Reporting Security Issues

Revision as of 19:21, 13 May 2008 by Cfremon (talk | contribs) (Certifying)

Zimbra Collaboration Suite, and its products are made up of a wide variety of Third Party applications and libraries. On occasion, a vulnerability may be discovered in a Third Party product, or within the Zimbra core application.

Understanding Vulnerabilities

Usually when a vulnerability is discovered in within a Third Party application or library, a CVE Alert is issued. "CVE's common identifiers enable data exchange between security products and provide a baseline index point for evaluating coverage of tools and services."

This is usually mirrored by an alert in the National Vulnerability Database. "NVD includes databases of security checklists, security related software flaws, misconfigurations, product names, and impact metrics."

The third party vendor is usually notified about a vulnerability before an alert is issued to give them time to issue a patch before it is exploited in the wild (however, this is not always the case).

What You Can Do

If you read about a vulnerability within an application that Zimbra uses, you should search our Bugzilla database to see if the issue has been reported. If you do not see the issue, please file a bug. If you believe that the threat is severe enough, and wish to communicate directly with Zimbra about the issue, please feel free to send a note (whether Open Source or Network Edition customer) to Please cite a reference when submitting a notification.

When You Should Patch

Zimbra usually does not recommend users directly patch any component within Zimbra Collaboration Suite. Performing such an action introduces a component which has not been QA'ed, and may result in an unstable system.

Zimbra Network Edition customers are advised that patching may result in your system not being eligible for Official Network Edition Support, and you may be directed to the Zimbra Forums.

What Not To Do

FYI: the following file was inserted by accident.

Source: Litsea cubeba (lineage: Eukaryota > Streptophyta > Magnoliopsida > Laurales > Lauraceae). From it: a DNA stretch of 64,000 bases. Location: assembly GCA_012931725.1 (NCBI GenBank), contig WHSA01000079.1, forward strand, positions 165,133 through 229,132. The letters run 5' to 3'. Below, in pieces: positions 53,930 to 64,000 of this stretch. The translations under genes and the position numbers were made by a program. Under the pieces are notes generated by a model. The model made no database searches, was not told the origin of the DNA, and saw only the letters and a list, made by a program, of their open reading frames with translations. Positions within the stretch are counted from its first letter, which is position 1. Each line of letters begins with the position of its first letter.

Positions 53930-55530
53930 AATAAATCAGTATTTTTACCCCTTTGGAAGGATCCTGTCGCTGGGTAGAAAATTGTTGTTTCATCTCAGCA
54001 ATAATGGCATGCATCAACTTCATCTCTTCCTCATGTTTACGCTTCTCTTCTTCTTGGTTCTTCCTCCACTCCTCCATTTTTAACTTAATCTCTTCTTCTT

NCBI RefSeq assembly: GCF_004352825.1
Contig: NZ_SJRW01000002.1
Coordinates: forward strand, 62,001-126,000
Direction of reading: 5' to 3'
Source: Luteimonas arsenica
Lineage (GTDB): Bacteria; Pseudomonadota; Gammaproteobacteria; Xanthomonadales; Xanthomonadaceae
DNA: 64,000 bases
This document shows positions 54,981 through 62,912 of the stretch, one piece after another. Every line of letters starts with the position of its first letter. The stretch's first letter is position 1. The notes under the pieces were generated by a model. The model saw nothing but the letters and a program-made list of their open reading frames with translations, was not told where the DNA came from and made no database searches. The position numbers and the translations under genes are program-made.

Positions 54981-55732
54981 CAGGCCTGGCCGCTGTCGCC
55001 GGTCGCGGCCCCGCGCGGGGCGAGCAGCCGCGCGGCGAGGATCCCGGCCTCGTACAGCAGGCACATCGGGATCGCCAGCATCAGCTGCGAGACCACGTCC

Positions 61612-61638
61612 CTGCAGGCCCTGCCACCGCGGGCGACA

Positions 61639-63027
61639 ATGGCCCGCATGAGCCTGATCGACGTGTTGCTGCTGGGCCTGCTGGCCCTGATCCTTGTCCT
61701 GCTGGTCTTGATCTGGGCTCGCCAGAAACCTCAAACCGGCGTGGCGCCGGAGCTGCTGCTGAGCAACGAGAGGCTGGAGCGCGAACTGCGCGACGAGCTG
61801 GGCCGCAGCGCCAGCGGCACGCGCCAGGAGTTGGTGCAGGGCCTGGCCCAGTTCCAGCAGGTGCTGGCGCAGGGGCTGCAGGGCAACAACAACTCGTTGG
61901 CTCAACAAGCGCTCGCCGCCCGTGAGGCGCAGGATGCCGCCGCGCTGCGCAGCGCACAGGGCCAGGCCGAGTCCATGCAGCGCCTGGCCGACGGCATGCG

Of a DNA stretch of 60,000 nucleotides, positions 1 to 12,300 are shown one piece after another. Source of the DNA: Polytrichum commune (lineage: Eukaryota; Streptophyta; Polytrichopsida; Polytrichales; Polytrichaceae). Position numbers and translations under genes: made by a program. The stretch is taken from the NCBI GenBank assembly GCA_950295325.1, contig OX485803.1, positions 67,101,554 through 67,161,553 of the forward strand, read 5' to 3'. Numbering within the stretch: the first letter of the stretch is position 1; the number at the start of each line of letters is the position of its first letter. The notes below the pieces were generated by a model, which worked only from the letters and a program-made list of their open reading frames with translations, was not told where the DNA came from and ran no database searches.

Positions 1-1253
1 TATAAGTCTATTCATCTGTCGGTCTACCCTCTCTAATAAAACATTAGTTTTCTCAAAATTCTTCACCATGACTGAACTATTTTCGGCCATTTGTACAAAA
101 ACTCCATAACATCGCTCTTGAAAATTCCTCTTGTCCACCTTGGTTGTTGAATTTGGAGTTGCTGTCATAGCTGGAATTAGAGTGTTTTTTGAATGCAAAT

When a threat is emerging, please do not post the threat details in our forums until a Zimbra Employee has looked at it. If a threat is posted that Zimbra has not assessed, the post will usually be moderated until we can look at it and determine if it's legitimate.

What Zimbra Will Do

Depending on the severity, Zimbra will take the following actions:

If the vulnerability/exploit poses an immediate threat to Zimbra and our customers, Zimbra usually will post the threat in our Support Portal. If severe enough, we will send out a notification to Network Edition Customers via e-mail. The notice in the Support portal will contain reference links, as well as how to protect your deployment until Zimbra issues a patch. If the issue is widely being exploited in the wild, Zimbra will issue a patch within a few days. Otherwise (for smaller issues), Zimbra will issue a patch on our regular release cycle.

After we are sure that our notice has been delivered to NE Customers, and we've given them time to assess and protect themselves, we will post a notice in our Forums to notify our Open Source Community. Notice is only published in our Forums for major threats, and you should not only rely on the forums for all notifications of all vulnerabilities.

We suggest that all customers subscribe to some sort of security mailing list to ensure that you're among the first to be notified.

Verified Against: n/a Date Created: 5/12/2008
Article ID: Date Modified: 2008-05-13

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